By Odile Hénault
How do you squeeze a mega-hospital—three already large institutions merged into one—into the heart of a city such as Montréal? To make matters more complicated, it is on a tight site, literally at the door of one of the continent’s most exquisite low-scale historical quarters. How do you take Québec’s largest university hospital, providing ultra-specialized care in up to 35 medical disciplines, and fit it within walking distance from a major festival area, which causes entire city blocks to be closed off to vehicular traffic during a good part of the summer? Additionally, an eight-lane half sunken expressway and a major subway line have to be taken into account as they run right underneath Phase I of this whole project. Is there any room left for an architectural statement within this context?
The Centre de recherche du Centre hospitalier de l’Université de Montréal (CRCHUM), or Montréal University Hospital Centre’s Research Centre, was no easy challenge for the architects, particularly since they also had to work within the constraints of a public-private partnership (P3) with several levels of government and a major university involved in the process. Phase 1, the Research Centre itself, opened its doors in September 2013. The second phase, the actual hospital complex, is slated to be finished by 2016, while the third and final phase, involving the demolition of an existing hospital on the northernmost part of the site, will be done last.
Brief historical background
For a project such as this, it is important to know some of the backstory. The concept of the overall CHUM—beyond the Research Centre that is the focus for this article—was created in 1995 to rationalize the operations of three institutions:
- Hôtel-Dieu de Montréal, the city’s oldest hospital;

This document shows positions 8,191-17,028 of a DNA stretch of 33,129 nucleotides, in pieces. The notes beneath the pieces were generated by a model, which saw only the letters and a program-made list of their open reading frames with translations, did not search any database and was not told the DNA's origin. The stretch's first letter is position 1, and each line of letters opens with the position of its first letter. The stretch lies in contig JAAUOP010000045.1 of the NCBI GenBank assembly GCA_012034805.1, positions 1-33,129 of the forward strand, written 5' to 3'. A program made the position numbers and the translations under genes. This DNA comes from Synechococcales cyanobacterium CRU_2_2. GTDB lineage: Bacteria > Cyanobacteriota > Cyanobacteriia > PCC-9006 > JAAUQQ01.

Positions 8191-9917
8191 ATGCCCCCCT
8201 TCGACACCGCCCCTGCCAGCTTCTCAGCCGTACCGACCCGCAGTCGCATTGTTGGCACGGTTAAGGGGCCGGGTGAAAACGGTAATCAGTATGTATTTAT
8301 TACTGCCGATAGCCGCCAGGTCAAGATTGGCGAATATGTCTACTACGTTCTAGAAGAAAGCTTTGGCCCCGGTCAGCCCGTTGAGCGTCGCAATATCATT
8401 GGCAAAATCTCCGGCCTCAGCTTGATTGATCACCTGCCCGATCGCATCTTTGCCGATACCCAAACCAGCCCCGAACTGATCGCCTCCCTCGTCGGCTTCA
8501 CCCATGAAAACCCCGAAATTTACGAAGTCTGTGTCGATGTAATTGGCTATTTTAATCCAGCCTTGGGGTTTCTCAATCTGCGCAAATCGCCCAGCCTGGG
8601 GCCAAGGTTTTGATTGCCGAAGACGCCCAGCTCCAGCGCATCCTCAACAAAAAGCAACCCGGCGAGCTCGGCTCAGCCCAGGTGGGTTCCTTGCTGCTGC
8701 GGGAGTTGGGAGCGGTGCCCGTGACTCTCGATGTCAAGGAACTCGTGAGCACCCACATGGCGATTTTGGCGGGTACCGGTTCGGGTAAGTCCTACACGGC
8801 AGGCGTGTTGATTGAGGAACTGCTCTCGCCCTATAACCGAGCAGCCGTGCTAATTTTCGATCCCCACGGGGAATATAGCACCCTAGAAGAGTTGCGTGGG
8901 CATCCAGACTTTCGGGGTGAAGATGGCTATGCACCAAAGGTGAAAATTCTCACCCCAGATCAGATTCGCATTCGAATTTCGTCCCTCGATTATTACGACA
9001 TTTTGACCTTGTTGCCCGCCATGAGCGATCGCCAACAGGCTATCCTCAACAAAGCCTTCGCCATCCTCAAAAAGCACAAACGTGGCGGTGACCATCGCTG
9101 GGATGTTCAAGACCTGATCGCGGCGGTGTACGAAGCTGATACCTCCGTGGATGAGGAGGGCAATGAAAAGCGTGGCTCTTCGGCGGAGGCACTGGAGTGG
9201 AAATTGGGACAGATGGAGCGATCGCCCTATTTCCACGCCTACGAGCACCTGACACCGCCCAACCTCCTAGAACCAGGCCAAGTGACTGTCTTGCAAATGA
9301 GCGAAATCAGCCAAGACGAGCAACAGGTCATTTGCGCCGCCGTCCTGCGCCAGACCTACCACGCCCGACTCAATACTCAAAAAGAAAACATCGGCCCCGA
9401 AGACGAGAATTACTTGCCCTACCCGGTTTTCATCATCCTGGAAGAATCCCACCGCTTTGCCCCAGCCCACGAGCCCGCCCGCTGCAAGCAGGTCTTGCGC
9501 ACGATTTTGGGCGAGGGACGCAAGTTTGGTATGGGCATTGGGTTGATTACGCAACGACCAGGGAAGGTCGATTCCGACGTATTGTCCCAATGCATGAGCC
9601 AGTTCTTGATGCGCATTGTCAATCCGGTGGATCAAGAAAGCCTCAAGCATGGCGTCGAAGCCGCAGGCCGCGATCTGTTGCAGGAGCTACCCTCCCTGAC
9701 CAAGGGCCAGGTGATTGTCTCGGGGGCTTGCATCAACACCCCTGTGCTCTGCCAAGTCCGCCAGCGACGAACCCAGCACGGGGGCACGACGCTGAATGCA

- Hôpital Notre-Dame; and
- Hôpital St-Luc.
From the outset, it was intended the CHUM become a single-site institution. The difficulties entailed in planning such a mega-project, however, meant innumerable delays, due in part to the periodical changing of the guard at the provincial level.
In 1999, former premier Pauline Marois—then the province’s health minister—chose a site located roughly 4 km (2.5 mi) north of the CHUM’s home, a track of land occupied by a bus depot. It had the advantage of being away from downtown traffic and relatively close to the University of Montréal. Four years later, in 2003, Liberal Jean Charest’s newly formed government questioned the Parti Québécois’s (PQ’s) decision and appointed a commission, led by Daniel Johnson and Brian Mulroney, to look at potential sites and come up with recommendations.
The commission’s report identified a new location—now the definitive site—as the best possible, in close proximity with the Ville-Marie Expressway and the Hôpital St-Luc. This recommendation led to a new round of controversy, which involved yet another former premier, PQ’s Lucien Bouchard, and yet another location, close to the university’s Outremont campus.
Finally, on March 24, 2005, the Liberals called the discussions off and—for better or for worse—chose to go ahead with the site identified in the first place by the commission they had appointed. During the same period, the government also committed to a P3 process rather than to more traditional methods.
As mentioned, the project was divided in three phases:
- Phase I (2013)—the now open 71,000-m2 (764,238-sf) CHUM’s Research Centre, home to the research, teaching, and administrative activities of the adjacent university teaching hospital;
- Phase 2 (2016)—the new 772-bed hospital; and
- Phase 3 (2020)—the last adjacent buildings (following the Hôpital St-Luc’s demolition, planned for 2017).
Work began in earnest on the CRCHUM in 2008, after years of studies by various teams of consultants. The architectural team comprised:
- NFOE et associés architectes;
- Menkès Shooner Dagenais LeTourneux Architectes;